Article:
I teach at two community colleges in the Chicago area. I took classes at a community college myself several years ago, and after getting my MFA, I wanted to return to where I’d started--and not simply for a paycheck. I wanted to give back to the institution that opened the doors to higher education for me. So I applied for a position and considered myself lucky to have a job.
All throughout graduate school, in preparation for teaching, I read the works of educators such as UCLA’s Mike Rose, about the magic of community colleges to empower the so-called “non-traditional” student: someone who doesn’t enroll in higher education directly out of secondary school, who falls outside the 18-24 demographic, or has professional or personal obligations that eclipse their academic pursuits. Rose writes that these students are seeking a “second chance.”
According to his 2012 book Back to School, there are over 10 million students in community college with backgrounds as diverse and varying as imaginable. Rose tells the story of Henry, a big man in a wheelchair who had made some mistakes--a gangland encounter left him a paraplegic. Moving back in with his parents and deciding to pursue community college, Henry got to have “what he calls his rebirth.”
With stories like this running through my head, I readied myself, read, and planned to teach to a class full of students deemed “non-traditional.”
The reality of my classroom was far different from what I expected. All four of my first-year composition courses this fall semester were made up, almost entirely, of students directly from high school. In each class, only one or two were veterans or adults over the age of 24. Age and experience-wise, my students are traditional college students.
My experience teaching younger students at community college is not unusual. More and more “traditional” students are attending community college today. One of the schools where I teach, the College of Lake County, has experienced a 30-percent increase in enrollments for students under 24 in the past decade. Traditionally aged students now hold a comfortable majority (almost 60 percent) of the overall student body.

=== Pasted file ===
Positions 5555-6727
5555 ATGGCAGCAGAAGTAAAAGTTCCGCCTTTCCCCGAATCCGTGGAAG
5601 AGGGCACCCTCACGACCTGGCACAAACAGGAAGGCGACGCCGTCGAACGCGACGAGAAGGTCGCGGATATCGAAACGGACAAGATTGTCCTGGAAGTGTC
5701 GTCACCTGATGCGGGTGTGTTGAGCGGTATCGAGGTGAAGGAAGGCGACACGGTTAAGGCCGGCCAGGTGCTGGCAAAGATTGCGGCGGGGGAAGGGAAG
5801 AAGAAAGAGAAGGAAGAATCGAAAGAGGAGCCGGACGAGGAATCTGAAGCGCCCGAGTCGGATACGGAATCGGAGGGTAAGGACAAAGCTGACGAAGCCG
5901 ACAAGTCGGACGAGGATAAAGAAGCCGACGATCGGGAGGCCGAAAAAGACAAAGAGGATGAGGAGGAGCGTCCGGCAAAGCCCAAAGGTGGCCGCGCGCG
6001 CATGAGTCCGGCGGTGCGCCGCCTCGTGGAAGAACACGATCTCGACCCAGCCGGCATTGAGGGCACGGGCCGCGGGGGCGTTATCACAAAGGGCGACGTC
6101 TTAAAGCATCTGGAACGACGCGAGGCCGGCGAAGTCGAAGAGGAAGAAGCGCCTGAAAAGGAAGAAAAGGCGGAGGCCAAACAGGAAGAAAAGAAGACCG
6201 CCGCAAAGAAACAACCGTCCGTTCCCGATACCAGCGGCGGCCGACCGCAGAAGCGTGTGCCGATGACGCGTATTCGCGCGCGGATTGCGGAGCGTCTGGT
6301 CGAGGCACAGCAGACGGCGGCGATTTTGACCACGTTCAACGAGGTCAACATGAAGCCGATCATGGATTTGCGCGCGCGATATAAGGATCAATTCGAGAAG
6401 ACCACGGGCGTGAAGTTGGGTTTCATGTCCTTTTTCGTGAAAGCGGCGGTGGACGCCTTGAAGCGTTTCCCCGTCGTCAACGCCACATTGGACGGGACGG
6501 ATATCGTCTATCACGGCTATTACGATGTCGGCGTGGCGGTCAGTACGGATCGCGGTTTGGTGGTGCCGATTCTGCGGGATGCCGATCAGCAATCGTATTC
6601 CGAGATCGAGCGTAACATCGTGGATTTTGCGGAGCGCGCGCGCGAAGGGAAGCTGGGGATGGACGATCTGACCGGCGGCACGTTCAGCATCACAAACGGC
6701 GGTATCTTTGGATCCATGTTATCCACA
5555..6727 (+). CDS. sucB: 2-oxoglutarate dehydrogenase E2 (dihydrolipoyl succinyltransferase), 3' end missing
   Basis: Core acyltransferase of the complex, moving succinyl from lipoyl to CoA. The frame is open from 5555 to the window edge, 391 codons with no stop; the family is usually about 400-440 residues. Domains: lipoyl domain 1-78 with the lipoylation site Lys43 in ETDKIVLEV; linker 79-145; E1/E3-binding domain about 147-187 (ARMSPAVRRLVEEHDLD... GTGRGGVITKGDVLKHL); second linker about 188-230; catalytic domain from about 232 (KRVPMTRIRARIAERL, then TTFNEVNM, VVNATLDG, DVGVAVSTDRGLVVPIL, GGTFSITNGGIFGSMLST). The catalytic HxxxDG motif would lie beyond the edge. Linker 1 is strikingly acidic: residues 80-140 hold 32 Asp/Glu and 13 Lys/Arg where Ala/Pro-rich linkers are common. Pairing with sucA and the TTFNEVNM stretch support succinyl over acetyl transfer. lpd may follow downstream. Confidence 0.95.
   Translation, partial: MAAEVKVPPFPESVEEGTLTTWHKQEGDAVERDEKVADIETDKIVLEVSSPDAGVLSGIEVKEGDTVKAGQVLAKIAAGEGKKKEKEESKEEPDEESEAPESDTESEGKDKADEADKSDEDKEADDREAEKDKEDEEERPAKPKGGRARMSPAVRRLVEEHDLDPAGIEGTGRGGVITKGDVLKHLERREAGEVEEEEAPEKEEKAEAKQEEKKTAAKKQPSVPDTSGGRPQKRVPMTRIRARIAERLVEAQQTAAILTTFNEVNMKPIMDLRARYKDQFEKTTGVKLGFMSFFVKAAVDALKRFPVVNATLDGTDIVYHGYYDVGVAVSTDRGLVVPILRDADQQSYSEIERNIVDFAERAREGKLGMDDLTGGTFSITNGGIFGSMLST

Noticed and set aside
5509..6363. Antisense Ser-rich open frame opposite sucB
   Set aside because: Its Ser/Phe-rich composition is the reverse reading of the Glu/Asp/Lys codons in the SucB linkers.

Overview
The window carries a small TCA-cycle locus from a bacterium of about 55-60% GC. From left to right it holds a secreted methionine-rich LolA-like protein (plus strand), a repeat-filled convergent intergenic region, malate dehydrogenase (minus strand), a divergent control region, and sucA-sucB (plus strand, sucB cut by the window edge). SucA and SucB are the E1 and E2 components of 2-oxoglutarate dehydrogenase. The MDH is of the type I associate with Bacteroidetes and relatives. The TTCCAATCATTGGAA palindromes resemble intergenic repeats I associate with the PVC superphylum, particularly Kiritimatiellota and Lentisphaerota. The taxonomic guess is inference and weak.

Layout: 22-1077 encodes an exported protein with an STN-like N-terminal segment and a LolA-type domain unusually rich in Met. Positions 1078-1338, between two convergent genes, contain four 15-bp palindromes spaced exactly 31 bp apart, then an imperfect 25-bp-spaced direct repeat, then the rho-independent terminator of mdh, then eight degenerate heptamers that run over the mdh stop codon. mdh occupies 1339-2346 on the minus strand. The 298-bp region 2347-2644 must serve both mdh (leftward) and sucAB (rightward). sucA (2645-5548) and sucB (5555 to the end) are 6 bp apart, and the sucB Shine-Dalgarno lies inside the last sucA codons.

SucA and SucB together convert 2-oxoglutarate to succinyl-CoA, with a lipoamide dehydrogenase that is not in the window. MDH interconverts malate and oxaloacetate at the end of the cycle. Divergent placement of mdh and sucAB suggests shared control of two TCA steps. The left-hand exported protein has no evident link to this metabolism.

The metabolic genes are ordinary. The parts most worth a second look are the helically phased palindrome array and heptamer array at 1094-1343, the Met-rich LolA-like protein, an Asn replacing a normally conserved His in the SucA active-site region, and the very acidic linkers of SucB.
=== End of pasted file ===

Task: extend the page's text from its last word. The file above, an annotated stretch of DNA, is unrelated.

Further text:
This trend isn’t limited to just where I teach. Research from the American Association of Community Colleges’ Christopher M. Mullin demonstrates that, nationally, community colleges are becoming younger: Between 1995 and 2009, the percentage of community college students ages 18 to 24 went up from 47 percent to 54 percent.
There is also an increasing share of students under the age of 18. In 1993, students under 18 comprised 1.6 percent of all community college students. By 2009, the percentage had increased to seven percent. On one of my first days of class this fall semester, I complimented the new tattoo a student of mine was showing off. The ink was fresh and the skin raw. She thanked me. It was a gift to herself for her 18th birthday.
Community colleges are hosting a younger student body, I suspect, because prospects for graduates of a four-year institution are becoming less and less certain. The transition from high school to university is no longer a sure thing. One problem is the rising cost of college tuition. The average tuition at a state university for 2012-13 was pegged at $22,261. From academic year 2002-03 to 2012-13, tuition increased at public institutions at a rate of 5.2 percent per year. Average student debt topped out at $26,600. Combined with an unemployment rate of 8.8 percent, most “traditional” students are facing a very untraditional prospect. Higher education isn’t a guaranteed payout.